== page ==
Before CrossEngage, we had experience working with various marketing clouds. Their old data models make them slow. They still work with relational databases, which have lots of limitations, making integration very complicated and time consuming. It could take three, six, twelve months to map your own data with their data models. At CrossEngage, we work with an event-based data model, which means we can turn everything into an event. Every page view, add to basket, call centre outcome, weather in the user location, can be turned into an event. This makes data integration much easier, as there are far fewer data mapping projects required. Big marketing clouds don’t work with these data models and it would be very hard for them to switch, as it would mean rebuilding their entire infrastructure – this is one reason why they’re slower and can’t handle large amounts of data.
As a customer, the big marketing clouds will promise you many future functionalities on their roadmap, but the truth is they will never show up. A lot of CMOs say they don’t trust marketing clouds and instead just evaluate them based on the features and functionalities they already have, as the roadmap is unreliable. On top of that, as I already mentioned, data integration is too complicated because of the data model. I was an early employee at the German deals site, DailyDeal, which was sold to Google in 2011 – it’s amazing how much slower one organisation becomes when it becomes part of a bigger organisation.
Very big corporations with a poor marketing organisation will go with marketing clouds. But others, with good in-house knowledge need to switch to a best-of-breed approach. Large corporations are switching to best-of-breed and flipping the strategy from ‘which channel to use’ to ‘which user to target’. We are turning this around – first make a decision on which user to target and the second step should be the decision on which channel to use. This is complex as many large corporations have different agencies sitting on top of each marketing channel and they aren’t talking to each other. You either need one agency or to bring the operations in-house – at the very least, get the agencies to start communicating with one another. We have to ask the question of how we can make all channel communication consistent.
Who makes up your core customer base?
We mainly work with advertisers. Agencies, not so much. We work with many consulting companies, which are good partners for us, as they help and advise advertisers on how to improve their tech stack set up and they bring CrossEngage in to connect the different channels. Agencies have an interest in what we do, but they just aren’t set up for it.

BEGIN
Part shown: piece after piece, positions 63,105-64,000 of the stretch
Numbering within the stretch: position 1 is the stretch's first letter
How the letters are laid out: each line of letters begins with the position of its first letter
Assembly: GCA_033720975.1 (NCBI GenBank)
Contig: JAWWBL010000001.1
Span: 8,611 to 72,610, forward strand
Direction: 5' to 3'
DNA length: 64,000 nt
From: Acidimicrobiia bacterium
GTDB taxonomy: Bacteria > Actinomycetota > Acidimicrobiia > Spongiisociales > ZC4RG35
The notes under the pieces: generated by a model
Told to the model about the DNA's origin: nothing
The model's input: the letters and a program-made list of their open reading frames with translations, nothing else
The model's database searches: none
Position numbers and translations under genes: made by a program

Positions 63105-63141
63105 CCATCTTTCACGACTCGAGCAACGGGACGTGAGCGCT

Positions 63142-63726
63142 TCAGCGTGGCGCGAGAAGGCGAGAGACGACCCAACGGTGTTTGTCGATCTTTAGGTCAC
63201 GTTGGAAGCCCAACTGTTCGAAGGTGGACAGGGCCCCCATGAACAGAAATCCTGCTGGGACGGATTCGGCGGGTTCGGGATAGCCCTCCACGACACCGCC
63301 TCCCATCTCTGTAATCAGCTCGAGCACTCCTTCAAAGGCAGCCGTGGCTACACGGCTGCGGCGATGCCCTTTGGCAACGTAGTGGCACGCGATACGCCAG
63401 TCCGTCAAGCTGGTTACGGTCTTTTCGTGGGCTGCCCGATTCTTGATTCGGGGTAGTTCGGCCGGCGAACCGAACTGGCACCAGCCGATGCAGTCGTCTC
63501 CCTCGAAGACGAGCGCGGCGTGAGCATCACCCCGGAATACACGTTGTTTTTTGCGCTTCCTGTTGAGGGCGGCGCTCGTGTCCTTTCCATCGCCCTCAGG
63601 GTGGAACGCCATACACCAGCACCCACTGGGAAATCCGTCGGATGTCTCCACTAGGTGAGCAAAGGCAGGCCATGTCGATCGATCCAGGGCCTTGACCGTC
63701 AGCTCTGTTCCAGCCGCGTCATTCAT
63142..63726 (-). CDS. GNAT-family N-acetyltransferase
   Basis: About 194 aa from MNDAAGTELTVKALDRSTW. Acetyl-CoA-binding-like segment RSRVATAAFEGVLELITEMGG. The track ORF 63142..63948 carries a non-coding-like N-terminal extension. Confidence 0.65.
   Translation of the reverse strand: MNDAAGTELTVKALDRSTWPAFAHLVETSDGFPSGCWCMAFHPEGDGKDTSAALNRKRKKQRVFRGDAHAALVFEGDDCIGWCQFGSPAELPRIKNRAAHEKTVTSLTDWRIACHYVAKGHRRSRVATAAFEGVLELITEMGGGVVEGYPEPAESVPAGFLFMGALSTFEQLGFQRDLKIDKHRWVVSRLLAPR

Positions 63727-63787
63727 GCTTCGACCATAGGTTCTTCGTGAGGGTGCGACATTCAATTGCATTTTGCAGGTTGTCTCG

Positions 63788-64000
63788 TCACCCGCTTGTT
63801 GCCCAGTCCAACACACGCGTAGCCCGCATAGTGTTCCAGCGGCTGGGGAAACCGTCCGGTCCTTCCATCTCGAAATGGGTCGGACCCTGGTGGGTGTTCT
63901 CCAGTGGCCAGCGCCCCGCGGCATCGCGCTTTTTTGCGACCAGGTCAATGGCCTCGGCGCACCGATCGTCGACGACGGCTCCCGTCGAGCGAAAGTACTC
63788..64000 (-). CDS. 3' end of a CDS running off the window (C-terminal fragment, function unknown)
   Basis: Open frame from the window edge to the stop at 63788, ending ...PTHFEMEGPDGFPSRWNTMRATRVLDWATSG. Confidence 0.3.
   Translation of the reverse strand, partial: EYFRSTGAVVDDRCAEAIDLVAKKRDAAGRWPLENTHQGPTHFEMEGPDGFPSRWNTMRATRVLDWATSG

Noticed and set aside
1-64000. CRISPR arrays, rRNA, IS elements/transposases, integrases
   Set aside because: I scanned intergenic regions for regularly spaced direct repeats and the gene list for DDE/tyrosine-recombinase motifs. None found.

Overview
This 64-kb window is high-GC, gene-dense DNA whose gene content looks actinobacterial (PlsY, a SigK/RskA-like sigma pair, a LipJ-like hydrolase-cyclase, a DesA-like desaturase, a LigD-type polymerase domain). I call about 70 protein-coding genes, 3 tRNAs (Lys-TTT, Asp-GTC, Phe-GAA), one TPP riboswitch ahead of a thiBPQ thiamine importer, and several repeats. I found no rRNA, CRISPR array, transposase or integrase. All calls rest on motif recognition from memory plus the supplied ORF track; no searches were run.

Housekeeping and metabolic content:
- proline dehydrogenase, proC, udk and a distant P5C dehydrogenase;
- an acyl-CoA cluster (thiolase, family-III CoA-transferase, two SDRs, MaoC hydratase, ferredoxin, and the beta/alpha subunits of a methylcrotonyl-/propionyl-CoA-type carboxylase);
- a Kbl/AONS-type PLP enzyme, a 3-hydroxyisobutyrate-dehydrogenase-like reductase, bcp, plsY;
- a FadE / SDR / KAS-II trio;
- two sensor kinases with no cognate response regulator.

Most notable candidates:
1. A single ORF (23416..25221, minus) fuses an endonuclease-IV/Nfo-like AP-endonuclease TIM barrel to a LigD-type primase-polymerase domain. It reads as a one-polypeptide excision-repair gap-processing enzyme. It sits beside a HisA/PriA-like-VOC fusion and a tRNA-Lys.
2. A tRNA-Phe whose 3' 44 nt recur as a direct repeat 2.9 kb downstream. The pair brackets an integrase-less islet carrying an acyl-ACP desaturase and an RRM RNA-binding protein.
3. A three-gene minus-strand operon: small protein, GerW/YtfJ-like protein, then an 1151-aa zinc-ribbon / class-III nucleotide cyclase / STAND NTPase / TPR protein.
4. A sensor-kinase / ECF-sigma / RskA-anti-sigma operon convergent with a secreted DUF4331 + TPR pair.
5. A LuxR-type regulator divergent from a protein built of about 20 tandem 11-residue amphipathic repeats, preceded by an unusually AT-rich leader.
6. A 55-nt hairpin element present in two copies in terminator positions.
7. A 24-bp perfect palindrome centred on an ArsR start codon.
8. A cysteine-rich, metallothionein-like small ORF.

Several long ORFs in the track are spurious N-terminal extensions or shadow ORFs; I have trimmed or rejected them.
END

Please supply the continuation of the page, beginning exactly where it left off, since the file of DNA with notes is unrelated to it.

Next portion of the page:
CrossEngage operate across online and offline channel functions – do you see a lot of successful integration between the two?
Online and offline is still at the very beginning – some advertisers try to bring the world better together, such as Tommy Hilfiger, which collect customer email addresses in-store to target their customers online, but there is no company that I know that has a perfect set up for online and offline integration. There are a lot of data problems with the orchestration of online and offline activity. You need technical systems to support cross channel; but with agencies sitting across different channels, you would also need an organisational change, but how do you change it? Do you have an audience manager overseeing everything, with channel managers becoming channel experts that support the audience manager? That’s one solution, but you must solve the agency problem. Do you focus on one agency; bring your advertising in house; or make the agencies all work together? Even though the UK market is more advanced, they realise they have a problem. They understand that to start working with us, they have to figure out what they are going to do on the organisational side. We realise we haven’t picked the easiest business challenge to try to solve, as organisations need to change and look at new ways of managing their data and audiences. There is a big education piece here.